What's really on your plate? DNA barcoding and food fraud

Victoria Veldhoen
3 August 2013

Above: Image © istockphoto.com/Franck-Boston

In Canada, impersonating a police officer is a criminal offence. It can result in as much as $5000 in fines, up to six months in jail, or both. But what if your favourite sushi house says they're giving you a tuna roll, but they serve you an entirely different fish dressed up to look the part? When a merchant deliberately mislabels a food product with the intention of deceiving the consumer, they're committing food fraud.

Did you know? Examples of food fraud uncovered via DNA barcoding include “sheep's milk cheese” made from cow’s milk and “venison” dog treats made from beef.

In the past, detecting food fraud was more difficult because it was hard to distinguish between ingredients with similar properties—ones that look the same, smell the same, etc. But thanks to DNA barcoding, it’s now possible to detect exactly what's on your plate. The general principle behind DNA barcoding is to assign a unique DNA tag to each individual species, much like how each item at the grocery store has its own UPC code. This DNA tag makes it possible to trace any ingredient back to a specific species.

As more and more species are added to DNA barcoding databases, detecting food fraud becomes even more effective. And due to the sheer resilience of DNA, it’s possible to trace the biological origins of food that has been frozen, fried, or chemically altered. The one exception is canned foods, which are processed at temperatures high enough to break DNA into very small fragments.

A seller mislabelling their product might think they're not hurting anyone. They make a bit of extra profit and the consumer is none the wiser. But for people who have food allergies, follow religious dietary restrictions, or simply want to get what they're paying for, food fraud is a very real concern. Mislabelling food can also be considered theft.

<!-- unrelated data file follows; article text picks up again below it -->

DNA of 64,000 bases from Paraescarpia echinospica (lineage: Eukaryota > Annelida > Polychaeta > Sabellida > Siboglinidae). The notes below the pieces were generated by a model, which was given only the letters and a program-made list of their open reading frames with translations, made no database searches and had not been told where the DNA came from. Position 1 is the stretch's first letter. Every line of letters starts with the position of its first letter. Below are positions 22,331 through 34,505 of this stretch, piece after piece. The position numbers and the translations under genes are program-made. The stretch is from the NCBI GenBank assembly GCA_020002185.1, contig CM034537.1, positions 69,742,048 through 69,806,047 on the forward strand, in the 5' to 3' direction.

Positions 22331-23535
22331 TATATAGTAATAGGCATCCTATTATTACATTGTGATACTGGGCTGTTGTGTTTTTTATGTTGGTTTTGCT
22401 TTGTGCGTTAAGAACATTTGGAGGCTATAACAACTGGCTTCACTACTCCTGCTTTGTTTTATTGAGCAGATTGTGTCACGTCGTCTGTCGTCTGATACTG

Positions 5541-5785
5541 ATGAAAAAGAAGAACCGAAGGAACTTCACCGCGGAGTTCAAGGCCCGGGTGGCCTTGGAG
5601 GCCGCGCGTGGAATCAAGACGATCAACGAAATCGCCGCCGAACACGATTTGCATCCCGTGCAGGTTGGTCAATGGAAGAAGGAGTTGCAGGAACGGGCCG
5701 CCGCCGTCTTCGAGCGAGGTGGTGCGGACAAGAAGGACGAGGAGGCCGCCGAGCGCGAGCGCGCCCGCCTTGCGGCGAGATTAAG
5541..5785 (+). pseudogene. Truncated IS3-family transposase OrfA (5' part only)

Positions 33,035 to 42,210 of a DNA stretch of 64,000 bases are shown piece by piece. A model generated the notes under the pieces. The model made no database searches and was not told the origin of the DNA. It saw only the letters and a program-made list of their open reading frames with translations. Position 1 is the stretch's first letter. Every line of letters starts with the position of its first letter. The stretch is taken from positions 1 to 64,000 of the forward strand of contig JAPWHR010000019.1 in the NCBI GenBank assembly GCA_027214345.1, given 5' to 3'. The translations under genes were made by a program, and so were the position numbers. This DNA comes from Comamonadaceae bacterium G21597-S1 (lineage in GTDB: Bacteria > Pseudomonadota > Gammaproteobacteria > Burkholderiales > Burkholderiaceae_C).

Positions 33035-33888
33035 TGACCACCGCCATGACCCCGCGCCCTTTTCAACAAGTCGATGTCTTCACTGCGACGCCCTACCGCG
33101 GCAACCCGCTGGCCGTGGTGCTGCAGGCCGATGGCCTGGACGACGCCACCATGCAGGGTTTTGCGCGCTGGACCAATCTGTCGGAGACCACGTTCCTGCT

Did you know? Recent studies have found that seafood species like salmon, Atlantic cod, and red snapper are mislabelled between 25% and 70% percent of the time.

In 2013, Chinese merchants were found to be charging extravagant prices for “lamb” that actually turned out to be rat meat. Meanwhile, a scandal erupted in Europe, where food products claiming to contain “pork” or “beef” really contained up to 100% horsemeat. The incident caused significant concern in several European countries where eating horsemeat is considered taboo.

If they are caught, the consequences for purveyors of adulterated meat can be dire. In China, dozens were arrested for selling rat meat. In Europe, companies responsible for distributing mislabelled horsemeat have lost most of their clients. And thanks to the power of DNA barcoding, it’s getting easier to keep suppliers honest about what they're selling to their consumers.


General news and science websites

Canadians develop system to detect food fraud (CBC News) Student Sleuths Using DNA Reveal Zoo of 95 Species in NYC Homes – And New Evidence of Food Fraud (ScienceDaily) NYC Students Reveal Food Fraud with DNA Barcoding (Jeremy Hsu, Popular Science) Rats! More Food Fraud. (No Really, Rat Meat!) (John Spink, Michigan State University)

Government websites

Food fraud (Food Standards Agency UK)

Conservation group websites

What is Seafood Fraud? (OCEANA)

Press releases

Tesco Comments on Test Results (Tim J Smith, Tesco PLC) EU-Wide meat testing proposed for horse DNA (SGS)

Victoria Veldhoen

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